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Fig 6. Changes in the hatch rates of the lines when eggs are maintained in a quiescent stage for different lengths of time before being hatched.

An uninfected line (C20; top line) was included as a control. The other lines are the infected wMelPop line (AOMB), the same line after four rounds of selection (AOMB-DS), and backcross lines to place the wMelPop infection from the selected line onto the nuclear background of the unselected line (AX1) or the infection from the unselected line onto the nuclear background of the selected line (AX2).

http://dx.doi.org/10.1371/journal.pntd.0003930.g006

Discussion

Aedes aegypti eggs infected with wMelPop suffer significantly higher mortality than uninfected eggs. Nearly all of the infected eggs failed to hatch after 2 months for all shade and temperature exposures (Fig 2). Our semi-field cage experiment indicted that if releases of wMelPop successfully establish fixation, the population will potentially collapse during prolonged dry periods. Indeed, the hatching rate (survival) of wMelPop infected eggs was significantly lower after 59 and 80 days exposure (Fig 3). This points to the feasibility of using releases of wMelPop infected Ae. aegypti to eliminate local populations of Ae. aegypti and confirms the potential of this approach as first proposed and modelled in Rasic et al. [26].

Nevertheless, using wMelPop releases for elimination of Ae. aegypti populations will be more difficult than invasions involving wMel releases. To obtain fixation in the semi-field cage, we conducted 16 weeks of releases and two rounds of vector control. This is considerably more difficult than the invasions of wMel that have successfully established in Cairns after 11 weeks of releases, and at a faster rate in semi-field cages [17,19]. Indeed, sustained releases of wMelPop-infected Ae. aegypti failed to establish fixation by wMelPop at two field sites in Cairns in 2012 [25]. We could have improved efficacy of the releases by increasing the number of infected mosquitoes released. At the start of releases, the population in the treatment cage, based on pupal integration, was ca. 200 adults. We released 100 per week, or a release rate equivalent to 50% of uninfected adult population, although BGS captures suggested the initial 2 weeks of release cohorts were 150% of the uninfected population. The successful wMel invasions in Cairns involved releases at numbers roughly equivalent to wild populations. Higher releases rates should have improved the speed at which wMelPop became fixed in our semi-field cage.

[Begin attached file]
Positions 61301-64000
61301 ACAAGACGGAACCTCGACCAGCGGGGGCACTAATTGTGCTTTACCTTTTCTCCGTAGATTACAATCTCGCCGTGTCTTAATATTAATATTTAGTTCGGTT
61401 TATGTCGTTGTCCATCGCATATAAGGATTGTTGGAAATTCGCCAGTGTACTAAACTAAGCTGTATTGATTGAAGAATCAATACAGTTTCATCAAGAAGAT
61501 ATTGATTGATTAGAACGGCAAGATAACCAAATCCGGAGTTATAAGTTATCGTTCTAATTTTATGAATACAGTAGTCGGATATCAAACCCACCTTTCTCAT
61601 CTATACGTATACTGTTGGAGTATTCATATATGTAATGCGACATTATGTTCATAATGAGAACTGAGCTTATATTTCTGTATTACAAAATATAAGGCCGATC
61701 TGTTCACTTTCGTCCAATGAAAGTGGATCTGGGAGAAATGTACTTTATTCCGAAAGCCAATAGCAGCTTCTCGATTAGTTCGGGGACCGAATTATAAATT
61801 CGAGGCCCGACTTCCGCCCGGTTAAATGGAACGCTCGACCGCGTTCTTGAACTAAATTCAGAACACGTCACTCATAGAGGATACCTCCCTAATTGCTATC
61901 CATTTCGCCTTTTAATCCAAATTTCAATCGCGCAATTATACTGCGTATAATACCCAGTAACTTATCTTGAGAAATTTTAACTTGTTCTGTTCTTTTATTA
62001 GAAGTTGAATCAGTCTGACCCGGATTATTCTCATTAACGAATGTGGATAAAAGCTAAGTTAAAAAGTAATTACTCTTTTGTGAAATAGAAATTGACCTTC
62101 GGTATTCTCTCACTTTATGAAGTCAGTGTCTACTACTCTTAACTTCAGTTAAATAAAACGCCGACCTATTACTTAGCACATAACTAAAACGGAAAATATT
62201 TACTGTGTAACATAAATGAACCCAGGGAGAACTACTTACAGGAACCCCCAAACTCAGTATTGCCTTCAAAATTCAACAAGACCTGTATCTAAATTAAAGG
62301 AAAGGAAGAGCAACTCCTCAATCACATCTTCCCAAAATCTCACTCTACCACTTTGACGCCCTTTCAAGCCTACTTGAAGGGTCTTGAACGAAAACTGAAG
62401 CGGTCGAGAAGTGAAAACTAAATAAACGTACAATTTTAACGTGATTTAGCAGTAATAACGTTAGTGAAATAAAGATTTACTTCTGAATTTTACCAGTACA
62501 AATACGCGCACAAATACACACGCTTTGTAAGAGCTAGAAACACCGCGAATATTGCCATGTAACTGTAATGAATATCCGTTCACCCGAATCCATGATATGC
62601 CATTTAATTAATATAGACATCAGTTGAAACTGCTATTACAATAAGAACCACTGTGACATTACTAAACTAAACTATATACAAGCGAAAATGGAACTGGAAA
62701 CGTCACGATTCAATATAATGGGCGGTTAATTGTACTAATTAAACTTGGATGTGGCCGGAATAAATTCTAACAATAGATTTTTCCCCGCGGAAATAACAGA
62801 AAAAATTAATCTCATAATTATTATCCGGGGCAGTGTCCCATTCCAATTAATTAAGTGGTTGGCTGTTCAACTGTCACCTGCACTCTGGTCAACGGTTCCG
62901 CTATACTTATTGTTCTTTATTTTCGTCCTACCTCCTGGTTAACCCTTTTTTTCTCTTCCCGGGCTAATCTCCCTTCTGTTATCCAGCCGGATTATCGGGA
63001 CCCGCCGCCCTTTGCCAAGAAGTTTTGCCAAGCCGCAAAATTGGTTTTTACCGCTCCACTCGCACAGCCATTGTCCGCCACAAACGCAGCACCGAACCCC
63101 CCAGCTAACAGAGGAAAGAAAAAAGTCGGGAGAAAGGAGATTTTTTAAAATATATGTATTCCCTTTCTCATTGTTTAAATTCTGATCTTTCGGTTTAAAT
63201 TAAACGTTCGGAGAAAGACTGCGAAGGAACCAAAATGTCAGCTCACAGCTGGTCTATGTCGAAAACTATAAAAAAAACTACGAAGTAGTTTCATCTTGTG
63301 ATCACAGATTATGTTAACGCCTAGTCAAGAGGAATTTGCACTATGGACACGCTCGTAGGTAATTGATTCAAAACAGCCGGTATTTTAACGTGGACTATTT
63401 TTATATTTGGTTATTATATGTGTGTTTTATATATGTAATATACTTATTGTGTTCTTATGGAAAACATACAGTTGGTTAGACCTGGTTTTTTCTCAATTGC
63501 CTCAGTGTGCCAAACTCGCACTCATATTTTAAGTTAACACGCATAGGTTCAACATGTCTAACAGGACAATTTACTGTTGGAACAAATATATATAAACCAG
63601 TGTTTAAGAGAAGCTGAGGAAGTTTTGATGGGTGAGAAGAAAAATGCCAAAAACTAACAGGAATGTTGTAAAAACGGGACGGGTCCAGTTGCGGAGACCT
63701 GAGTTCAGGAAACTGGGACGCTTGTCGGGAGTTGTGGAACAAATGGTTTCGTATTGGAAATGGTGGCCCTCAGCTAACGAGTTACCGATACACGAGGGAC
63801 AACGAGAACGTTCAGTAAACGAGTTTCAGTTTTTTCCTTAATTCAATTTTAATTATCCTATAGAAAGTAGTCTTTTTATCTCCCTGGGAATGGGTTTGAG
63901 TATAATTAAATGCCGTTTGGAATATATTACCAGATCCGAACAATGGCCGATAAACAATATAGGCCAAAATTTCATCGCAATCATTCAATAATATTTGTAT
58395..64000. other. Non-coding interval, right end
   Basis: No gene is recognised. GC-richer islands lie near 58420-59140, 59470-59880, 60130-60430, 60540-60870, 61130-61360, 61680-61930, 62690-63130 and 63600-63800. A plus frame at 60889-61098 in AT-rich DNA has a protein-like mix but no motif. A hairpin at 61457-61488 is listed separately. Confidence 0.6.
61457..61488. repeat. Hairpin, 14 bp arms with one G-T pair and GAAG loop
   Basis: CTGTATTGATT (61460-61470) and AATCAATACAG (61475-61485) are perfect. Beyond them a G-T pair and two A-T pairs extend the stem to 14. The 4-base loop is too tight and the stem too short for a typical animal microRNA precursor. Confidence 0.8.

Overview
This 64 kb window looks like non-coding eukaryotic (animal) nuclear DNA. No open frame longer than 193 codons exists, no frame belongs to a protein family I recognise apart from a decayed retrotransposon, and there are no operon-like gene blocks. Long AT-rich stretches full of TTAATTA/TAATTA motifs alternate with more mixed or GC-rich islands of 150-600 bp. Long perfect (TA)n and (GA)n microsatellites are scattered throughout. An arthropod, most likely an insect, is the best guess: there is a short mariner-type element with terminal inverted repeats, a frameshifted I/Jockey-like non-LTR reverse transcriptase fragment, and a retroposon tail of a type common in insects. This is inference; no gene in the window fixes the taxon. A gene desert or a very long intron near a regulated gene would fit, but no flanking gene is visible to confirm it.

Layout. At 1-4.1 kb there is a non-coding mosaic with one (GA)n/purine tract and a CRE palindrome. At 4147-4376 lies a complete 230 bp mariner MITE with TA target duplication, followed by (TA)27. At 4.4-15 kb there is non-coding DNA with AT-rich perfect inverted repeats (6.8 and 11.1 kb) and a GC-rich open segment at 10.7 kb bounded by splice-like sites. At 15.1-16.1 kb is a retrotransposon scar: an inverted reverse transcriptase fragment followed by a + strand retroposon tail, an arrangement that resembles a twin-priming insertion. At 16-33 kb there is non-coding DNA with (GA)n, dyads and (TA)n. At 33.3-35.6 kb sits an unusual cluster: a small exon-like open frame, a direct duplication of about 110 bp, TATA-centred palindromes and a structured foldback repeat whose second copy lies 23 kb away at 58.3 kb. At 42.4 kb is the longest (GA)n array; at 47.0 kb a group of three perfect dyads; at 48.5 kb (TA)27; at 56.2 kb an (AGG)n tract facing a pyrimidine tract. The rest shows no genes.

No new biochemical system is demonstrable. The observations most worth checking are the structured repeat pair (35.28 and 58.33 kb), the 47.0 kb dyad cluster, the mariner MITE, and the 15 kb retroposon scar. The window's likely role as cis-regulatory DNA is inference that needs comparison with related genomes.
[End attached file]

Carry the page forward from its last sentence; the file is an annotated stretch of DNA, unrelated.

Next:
The use of wMelPop to eliminate local populations of Ae. aegypti will likely be limited by several constraints. It took 16 weeks of releases, with 2 cycles of vector control, to fix wMelPop in a small semi-field cage. Thus, releases without vector control, population suppression or another mechanism to assist invasion like the use of insecticide resistance are likely to be challenging [36]. The site will likely need to be isolated to avoid rapid re-infestation from adjacent areas, and will likely need to be relatively small, such as an isolated township [26]. Also the locale must have a prolonged dry period to facilitate egg death, as modelled in Rasic et al. [26]. Indeed, there were 4 viable infected eggs (3 from a bucket, and 1 from a PPB) after 80 days in the full shade cohort, suggesting that wMelPop may persist at a very low level requiring additional vector control for elimination. Finally, candidate areas need to be focused on the elimination of Ae. aegypti, rather than simply a reduction of dengue risk, which will be more easily achieved by releases of wMel rather than wMelPop. The data generated from this study could be used to identify geographic areas through modelling where the use of virulent Wolbachia and vector control for population suppression would be most effective.

Vector control and population manipulation can be used to facilitate wMelPop releases [36]. Improved vector control methods that target cryptic breeding sites, such as the use of auto-dissemination application of pyriproxyfen [37], could temporarily remove cryptic foci of uninfected mosquitoes, enhancing invasion. Other temporary vector control methods, such as use of bleach to treat larval habitat [30] and non-persistent adulticides such as metofluthrin [38], could provide a quick knockdown and avoid residual effects that would impact released mosquitoes (crash and release strategy). A novel approach would be to couple genes for pesticide resistance to wMelPop, in effect engendering protection of the wMelPop mosquitoes from insecticides [39], although this approach may be coupled with the fear of introducing resistant strains, and could be difficult to sell to the public, regulators and government officials.